Wednesday, October 8, 2008


Formed in 1971, White Witch was named as a paean to good magic, contrary to the "black magic" of a group like Black Sabbath. The band originally featured the almost screechingly-high range of singer Ronald "Ronn" (or "Ron") Goedert, guitarist Charles "Buddy" Richardson, keyboardist Hardin "Buddy" Pendergrass, drummer Robert "Bobby" Shea and bassist Loyall "Beau" Fisher. Fischer left the group sometime after the first album and was replaced by Rabbi Barbee.

New musicians were added to the band during the making of the second album. They included bassist Charlie Souza and drummer Bill Peterson. Buddy Richardson left the group after the second album was released and was replaced by guitarist George Brawley, who had spent the past year as a session guitarist in Los Angeles after leaving the southern rock group "Brother" from Columbia, SC. Drummer Bobby Shea stayed with the group as percussionist and back-up singer. A third album was in the making and four tracks were recorded on demo, but the group broke up in the late 1970s before a third album was recorded. After White Witch, Goedert made some solo recordings, Pendergrass wrote commercial jingles and opened a recording studio, and Richardson played in other bands ("Revolver"). Pendergrass, Souza, and Shea had previously been in the successful regional group "The Tropics".

As the story usually goes for unique bands that pushed the musical envelope in that era, especially those whose record company doesn't support the effort, the band recorded two albums for Capricorn that faded into cut-out bins everywhere. Their lyrics were indeed as venturesome as their music, with wildly-varying lyrical references that appeared to be leftovers from 1960s psychedelia. The tongue-in-cheek lyrics of the song "Class of 2000" are as incredible in hindsight now as they were in foresight in 1974 and could easily be compared (in reverse form) to the Pollyanna, retro-hindsight of the Donald Fagen album The Nightfly, in which the main theme plays upon an expected, foreseen future that never was, although wearing silver suits could be the all the rage if greenhouse gases and rogue nuclear nations do indeed prevail.

Most of the songs on their first album were written by Goedert and Pendergrass, with contributions from the other band members. All of the songs on the second album were written by Goedert, Pendergrass, and Richardson.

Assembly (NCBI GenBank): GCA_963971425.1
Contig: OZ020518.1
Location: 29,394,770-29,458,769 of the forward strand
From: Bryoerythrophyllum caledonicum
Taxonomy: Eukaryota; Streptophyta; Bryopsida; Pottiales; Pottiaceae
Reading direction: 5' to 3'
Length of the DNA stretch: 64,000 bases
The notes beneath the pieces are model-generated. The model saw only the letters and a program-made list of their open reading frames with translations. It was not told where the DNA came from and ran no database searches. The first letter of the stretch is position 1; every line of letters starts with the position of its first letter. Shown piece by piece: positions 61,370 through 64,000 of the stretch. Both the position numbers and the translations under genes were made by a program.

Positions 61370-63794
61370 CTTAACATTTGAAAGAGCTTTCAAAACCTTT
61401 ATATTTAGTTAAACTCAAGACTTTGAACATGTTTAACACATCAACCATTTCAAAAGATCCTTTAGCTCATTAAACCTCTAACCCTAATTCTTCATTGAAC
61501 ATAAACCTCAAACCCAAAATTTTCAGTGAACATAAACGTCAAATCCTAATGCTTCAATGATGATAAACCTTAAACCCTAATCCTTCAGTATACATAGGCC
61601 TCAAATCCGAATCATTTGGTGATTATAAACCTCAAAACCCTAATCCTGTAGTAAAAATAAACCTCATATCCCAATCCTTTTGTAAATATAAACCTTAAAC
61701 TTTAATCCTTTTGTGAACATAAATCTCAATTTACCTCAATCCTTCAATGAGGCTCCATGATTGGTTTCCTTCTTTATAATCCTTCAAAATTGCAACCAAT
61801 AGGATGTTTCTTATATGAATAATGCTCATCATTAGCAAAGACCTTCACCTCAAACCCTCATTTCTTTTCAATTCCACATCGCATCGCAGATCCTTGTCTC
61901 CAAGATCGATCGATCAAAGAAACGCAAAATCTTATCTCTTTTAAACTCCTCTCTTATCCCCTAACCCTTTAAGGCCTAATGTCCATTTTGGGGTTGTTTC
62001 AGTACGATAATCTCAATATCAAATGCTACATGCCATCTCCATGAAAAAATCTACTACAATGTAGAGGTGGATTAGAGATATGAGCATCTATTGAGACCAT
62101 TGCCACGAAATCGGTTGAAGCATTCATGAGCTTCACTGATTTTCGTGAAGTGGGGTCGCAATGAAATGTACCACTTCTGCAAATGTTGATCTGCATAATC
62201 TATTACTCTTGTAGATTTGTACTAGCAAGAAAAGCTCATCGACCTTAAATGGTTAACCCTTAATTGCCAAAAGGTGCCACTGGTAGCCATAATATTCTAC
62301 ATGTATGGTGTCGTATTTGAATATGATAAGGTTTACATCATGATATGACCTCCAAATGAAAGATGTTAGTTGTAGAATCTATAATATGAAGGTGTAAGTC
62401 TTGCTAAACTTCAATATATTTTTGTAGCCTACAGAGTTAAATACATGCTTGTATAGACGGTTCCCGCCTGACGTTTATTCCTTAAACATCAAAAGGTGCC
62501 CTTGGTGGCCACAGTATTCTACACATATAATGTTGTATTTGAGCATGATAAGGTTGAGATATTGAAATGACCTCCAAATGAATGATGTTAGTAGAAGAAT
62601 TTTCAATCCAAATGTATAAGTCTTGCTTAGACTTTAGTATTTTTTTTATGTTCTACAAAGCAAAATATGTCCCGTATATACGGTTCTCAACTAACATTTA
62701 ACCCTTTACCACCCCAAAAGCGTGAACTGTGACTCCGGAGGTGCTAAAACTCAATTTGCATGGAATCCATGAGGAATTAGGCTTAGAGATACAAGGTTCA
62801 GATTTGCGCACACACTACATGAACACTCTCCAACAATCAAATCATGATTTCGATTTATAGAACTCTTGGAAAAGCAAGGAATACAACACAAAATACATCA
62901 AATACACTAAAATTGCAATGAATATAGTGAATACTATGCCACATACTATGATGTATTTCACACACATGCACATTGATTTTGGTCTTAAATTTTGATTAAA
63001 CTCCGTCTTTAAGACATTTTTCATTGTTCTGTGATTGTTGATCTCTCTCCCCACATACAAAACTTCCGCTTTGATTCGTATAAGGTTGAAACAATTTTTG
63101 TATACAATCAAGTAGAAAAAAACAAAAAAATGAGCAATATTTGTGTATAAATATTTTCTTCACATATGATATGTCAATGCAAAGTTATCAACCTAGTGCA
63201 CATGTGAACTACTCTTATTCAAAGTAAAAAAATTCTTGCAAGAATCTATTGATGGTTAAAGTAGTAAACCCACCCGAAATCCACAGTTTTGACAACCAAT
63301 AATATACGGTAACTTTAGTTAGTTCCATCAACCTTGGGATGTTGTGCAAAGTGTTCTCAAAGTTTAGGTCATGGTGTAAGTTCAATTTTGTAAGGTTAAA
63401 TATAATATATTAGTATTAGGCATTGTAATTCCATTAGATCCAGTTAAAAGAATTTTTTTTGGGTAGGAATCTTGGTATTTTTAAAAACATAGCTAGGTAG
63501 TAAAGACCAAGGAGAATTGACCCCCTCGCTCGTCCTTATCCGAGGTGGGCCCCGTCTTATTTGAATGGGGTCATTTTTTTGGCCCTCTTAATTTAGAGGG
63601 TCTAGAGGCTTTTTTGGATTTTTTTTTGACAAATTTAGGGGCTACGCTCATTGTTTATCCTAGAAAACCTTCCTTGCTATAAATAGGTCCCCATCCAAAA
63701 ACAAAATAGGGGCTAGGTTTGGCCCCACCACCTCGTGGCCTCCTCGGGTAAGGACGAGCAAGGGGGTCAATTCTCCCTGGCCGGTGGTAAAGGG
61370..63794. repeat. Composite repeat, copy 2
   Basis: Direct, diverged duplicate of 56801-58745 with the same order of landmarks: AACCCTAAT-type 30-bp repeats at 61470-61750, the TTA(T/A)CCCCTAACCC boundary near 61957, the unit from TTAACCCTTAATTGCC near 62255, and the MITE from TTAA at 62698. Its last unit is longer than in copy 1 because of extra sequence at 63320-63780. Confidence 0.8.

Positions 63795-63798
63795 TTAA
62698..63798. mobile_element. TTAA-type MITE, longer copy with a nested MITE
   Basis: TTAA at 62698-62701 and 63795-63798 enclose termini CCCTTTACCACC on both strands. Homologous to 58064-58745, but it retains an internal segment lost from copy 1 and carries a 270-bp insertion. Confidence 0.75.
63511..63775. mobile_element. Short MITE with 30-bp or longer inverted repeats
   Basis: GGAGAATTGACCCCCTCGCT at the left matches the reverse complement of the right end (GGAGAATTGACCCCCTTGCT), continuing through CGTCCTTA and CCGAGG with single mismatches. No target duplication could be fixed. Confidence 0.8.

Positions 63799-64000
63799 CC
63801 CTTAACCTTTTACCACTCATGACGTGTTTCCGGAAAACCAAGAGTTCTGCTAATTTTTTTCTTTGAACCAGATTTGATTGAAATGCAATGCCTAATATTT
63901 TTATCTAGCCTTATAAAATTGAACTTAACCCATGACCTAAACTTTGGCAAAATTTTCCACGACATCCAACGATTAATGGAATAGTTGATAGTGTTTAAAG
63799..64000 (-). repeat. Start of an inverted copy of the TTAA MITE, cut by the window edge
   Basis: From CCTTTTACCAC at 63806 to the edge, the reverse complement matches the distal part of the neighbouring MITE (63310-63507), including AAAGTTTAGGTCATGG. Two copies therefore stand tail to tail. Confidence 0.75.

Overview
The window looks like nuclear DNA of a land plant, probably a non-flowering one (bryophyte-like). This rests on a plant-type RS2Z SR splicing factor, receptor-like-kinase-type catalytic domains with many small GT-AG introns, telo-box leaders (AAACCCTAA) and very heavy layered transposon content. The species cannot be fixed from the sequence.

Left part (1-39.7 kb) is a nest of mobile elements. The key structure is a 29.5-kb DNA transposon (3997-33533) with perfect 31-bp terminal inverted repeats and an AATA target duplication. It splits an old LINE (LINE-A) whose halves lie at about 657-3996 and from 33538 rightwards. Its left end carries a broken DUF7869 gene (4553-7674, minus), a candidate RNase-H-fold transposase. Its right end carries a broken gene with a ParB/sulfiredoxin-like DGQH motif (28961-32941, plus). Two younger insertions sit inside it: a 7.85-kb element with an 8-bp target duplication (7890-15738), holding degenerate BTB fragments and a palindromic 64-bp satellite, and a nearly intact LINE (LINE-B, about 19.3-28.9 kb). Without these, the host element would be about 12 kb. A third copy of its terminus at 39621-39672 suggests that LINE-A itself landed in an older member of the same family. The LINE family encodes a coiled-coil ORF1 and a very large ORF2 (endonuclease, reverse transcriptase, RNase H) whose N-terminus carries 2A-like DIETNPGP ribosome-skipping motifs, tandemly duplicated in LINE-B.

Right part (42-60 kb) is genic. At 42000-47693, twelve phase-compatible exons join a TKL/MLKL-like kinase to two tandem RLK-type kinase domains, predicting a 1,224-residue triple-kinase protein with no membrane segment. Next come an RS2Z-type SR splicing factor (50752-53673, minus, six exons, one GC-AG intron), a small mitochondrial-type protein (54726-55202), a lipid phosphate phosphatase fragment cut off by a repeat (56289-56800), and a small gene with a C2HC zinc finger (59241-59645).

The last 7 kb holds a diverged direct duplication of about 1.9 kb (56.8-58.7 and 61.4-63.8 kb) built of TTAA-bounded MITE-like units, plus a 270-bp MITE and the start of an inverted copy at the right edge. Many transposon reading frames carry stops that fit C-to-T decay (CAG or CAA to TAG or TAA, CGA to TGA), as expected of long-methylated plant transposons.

It is rumored that the first album sold enough copies to qualify for an RIAA gold album, but the accounting was not done. The first album reportedly reached number 51 on the album charts and the single "And I'm Leaving" reportedly reached number 48 – without any promotion from the record company. Rolling Stone panned both albums, giving the first album one star (out of five) and the second two stars. Both albums were released on CD in 1999 but quickly went out of print. The songs are available as legal downloads.

Goedert died on July 16, 2000; Pendergrass died March 16, 2003, both of cancer. The group was inducted into the Florida Rock and Roll hall of Fame in Tallahassee.

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Tracks :

  1. Parabrahm Greeting/Dwellers of the Threshold (Goedert, Pendergrass, Richardson, Shea, and Fischer)
  2. Help Me Lord
  3. Don't Close Your Mind (Goedert, Pendergrass, and Richardson)
  4. You're the One
  5. Sleepwalk
  6. Home Grown Girl
  7. And I'm Leaving
  8. Illusion
  9. It's So Nice to be Stoned (Richardson and Fischer)
  10. Have You Ever Thought of Changing/Jackson Slade
  11. The Gift (Goedert, Pendergrass, Richardson, Shea, and Fischer)
Link :

Ripped by : evermoreblues
Artwork Included


  1. Always fantastic surprises here. Really a great record. Thank you.

  2. I saw them twice in concert, they were awesome. They had a great stage show with a huge book that caught fire after Ron finished reading from it and lots of smoke and flashing lights. I still remember many of the lyrics believe it or not - great for a new concert-goer at the age of 14.


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